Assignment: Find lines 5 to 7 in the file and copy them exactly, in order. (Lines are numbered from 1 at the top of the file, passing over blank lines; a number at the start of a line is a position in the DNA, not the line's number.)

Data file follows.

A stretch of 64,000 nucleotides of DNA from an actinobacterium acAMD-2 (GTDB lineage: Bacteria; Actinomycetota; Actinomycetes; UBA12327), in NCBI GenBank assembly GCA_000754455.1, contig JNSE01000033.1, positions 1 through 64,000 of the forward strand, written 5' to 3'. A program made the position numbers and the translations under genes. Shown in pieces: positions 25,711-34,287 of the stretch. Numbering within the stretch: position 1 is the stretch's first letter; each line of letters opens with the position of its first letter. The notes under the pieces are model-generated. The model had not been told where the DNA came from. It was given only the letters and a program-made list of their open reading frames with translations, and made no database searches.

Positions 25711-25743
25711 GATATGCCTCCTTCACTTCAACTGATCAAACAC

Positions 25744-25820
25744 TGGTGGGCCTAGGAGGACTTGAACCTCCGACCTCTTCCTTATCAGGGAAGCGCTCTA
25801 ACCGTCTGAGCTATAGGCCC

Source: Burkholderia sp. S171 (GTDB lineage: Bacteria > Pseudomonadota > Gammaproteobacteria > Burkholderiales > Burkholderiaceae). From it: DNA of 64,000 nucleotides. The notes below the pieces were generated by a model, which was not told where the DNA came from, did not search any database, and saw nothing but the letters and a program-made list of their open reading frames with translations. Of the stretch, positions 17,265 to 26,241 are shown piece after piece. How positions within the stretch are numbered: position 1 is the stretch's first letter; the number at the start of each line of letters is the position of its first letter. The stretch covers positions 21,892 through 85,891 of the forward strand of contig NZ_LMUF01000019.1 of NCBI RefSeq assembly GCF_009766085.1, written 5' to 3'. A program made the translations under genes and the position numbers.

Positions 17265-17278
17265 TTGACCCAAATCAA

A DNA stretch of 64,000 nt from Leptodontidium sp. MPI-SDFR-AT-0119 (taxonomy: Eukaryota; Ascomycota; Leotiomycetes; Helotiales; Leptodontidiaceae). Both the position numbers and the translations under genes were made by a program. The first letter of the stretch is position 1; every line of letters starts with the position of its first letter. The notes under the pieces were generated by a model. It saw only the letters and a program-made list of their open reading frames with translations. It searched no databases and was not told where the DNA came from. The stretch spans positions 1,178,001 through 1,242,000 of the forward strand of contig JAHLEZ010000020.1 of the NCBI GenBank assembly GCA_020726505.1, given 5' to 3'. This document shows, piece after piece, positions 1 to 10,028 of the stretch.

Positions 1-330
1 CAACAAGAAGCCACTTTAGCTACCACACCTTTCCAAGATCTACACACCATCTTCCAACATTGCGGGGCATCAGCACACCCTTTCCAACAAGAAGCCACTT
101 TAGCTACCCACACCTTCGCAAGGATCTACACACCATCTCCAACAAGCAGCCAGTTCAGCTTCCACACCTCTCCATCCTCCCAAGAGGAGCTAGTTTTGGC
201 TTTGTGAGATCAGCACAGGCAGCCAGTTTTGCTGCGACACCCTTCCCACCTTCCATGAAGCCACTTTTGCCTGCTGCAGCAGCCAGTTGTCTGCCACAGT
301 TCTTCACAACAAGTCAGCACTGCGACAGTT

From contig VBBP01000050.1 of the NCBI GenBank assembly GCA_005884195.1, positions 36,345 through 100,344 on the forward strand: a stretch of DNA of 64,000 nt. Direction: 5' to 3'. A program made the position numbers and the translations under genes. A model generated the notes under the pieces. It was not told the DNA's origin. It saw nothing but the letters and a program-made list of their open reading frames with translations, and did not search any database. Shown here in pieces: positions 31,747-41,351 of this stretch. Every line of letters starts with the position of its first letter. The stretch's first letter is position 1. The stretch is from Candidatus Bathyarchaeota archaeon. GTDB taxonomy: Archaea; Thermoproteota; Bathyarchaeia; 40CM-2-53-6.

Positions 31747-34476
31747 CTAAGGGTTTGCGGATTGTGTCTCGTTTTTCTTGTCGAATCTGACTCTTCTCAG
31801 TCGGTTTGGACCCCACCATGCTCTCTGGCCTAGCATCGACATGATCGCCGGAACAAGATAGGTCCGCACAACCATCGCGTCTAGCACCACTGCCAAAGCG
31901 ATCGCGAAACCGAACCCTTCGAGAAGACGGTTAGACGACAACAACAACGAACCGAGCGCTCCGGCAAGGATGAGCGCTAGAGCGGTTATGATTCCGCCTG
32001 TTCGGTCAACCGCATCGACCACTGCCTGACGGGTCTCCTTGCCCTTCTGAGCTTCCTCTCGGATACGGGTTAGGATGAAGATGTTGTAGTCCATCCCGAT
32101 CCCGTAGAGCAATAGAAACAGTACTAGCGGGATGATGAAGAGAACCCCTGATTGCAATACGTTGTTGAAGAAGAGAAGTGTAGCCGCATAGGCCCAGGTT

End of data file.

25744 TGGTGGGCCTAGGAGGACTTGAACCTCCGACCTCTTCCTTATCAGGGAAGCGCTCTA
25801 ACCGTCTGAGCTATAGGCCC

Source: Burkholderia sp. S171 (GTDB lineage: Bacteria > Pseudomonadota > Gammaproteobacteria > Burkholderiales > Burkholderiaceae). From it: DNA of 64,000 nucleotides. The notes below the pieces were generated by a model, which was not told where the DNA came from, did not search any database, and saw nothing but the letters and a program-made list of their open reading frames with translations. Of the stretch, positions 17,265 to 26,241 are shown piece after piece. How positions within the stretch are numbered: position 1 is the stretch's first letter; the number at the start of each line of letters is the position of its first letter. The stretch covers positions 21,892 through 85,891 of the forward strand of contig NZ_LMUF01000019.1 of NCBI RefSeq assembly GCF_009766085.1, written 5' to 3'. A program made the translations under genes and the position numbers.